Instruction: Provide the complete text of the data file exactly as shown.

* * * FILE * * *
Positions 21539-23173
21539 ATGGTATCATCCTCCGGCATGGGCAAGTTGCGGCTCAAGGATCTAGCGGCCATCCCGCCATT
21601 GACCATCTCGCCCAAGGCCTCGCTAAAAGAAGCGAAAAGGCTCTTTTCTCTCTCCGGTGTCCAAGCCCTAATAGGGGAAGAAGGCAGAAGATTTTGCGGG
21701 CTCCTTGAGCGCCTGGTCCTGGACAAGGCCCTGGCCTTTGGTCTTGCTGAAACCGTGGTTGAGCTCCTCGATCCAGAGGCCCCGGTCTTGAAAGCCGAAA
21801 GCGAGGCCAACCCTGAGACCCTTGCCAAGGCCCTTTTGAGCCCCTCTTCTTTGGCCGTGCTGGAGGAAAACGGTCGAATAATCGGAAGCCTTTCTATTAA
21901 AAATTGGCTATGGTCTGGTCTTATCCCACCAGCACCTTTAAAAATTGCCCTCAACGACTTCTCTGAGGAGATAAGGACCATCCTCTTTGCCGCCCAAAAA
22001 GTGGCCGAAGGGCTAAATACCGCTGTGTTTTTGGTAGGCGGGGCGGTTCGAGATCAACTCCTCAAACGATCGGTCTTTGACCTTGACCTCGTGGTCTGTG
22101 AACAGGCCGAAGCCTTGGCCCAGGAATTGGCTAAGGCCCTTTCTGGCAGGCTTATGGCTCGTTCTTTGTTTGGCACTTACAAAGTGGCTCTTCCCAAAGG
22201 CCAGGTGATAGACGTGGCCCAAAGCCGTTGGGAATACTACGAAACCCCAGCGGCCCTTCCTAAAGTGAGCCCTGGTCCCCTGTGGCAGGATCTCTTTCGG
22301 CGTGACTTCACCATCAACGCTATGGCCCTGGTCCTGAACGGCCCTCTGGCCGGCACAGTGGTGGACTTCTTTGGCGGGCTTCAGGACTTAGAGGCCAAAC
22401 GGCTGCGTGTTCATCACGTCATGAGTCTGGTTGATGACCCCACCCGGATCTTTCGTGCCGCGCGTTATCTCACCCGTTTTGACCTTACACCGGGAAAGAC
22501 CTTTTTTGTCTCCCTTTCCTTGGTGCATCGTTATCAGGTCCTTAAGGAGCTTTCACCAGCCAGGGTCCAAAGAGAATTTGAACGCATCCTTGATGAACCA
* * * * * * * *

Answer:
Positions 21539-23173
21539 ATGGTATCATCCTCCGGCATGGGCAAGTTGCGGCTCAAGGATCTAGCGGCCATCCCGCCATT
21601 GACCATCTCGCCCAAGGCCTCGCTAAAAGAAGCGAAAAGGCTCTTTTCTCTCTCCGGTGTCCAAGCCCTAATAGGGGAAGAAGGCAGAAGATTTTGCGGG
21701 CTCCTTGAGCGCCTGGTCCTGGACAAGGCCCTGGCCTTTGGTCTTGCTGAAACCGTGGTTGAGCTCCTCGATCCAGAGGCCCCGGTCTTGAAAGCCGAAA
21801 GCGAGGCCAACCCTGAGACCCTTGCCAAGGCCCTTTTGAGCCCCTCTTCTTTGGCCGTGCTGGAGGAAAACGGTCGAATAATCGGAAGCCTTTCTATTAA
21901 AAATTGGCTATGGTCTGGTCTTATCCCACCAGCACCTTTAAAAATTGCCCTCAACGACTTCTCTGAGGAGATAAGGACCATCCTCTTTGCCGCCCAAAAA
22001 GTGGCCGAAGGGCTAAATACCGCTGTGTTTTTGGTAGGCGGGGCGGTTCGAGATCAACTCCTCAAACGATCGGTCTTTGACCTTGACCTCGTGGTCTGTG
22101 AACAGGCCGAAGCCTTGGCCCAGGAATTGGCTAAGGCCCTTTCTGGCAGGCTTATGGCTCGTTCTTTGTTTGGCACTTACAAAGTGGCTCTTCCCAAAGG
22201 CCAGGTGATAGACGTGGCCCAAAGCCGTTGGGAATACTACGAAACCCCAGCGGCCCTTCCTAAAGTGAGCCCTGGTCCCCTGTGGCAGGATCTCTTTCGG
22301 CGTGACTTCACCATCAACGCTATGGCCCTGGTCCTGAACGGCCCTCTGGCCGGCACAGTGGTGGACTTCTTTGGCGGGCTTCAGGACTTAGAGGCCAAAC
22401 GGCTGCGTGTTCATCACGTCATGAGTCTGGTTGATGACCCCACCCGGATCTTTCGTGCCGCGCGTTATCTCACCCGTTTTGACCTTACACCGGGAAAGAC
22501 CTTTTTTGTCTCCCTTTCCTTGGTGCATCGTTATCAGGTCCTTAAGGAGCTTTCACCAGCCAGGGTCCAAAGAGAATTTGAACGCATCCTTGATGAACCA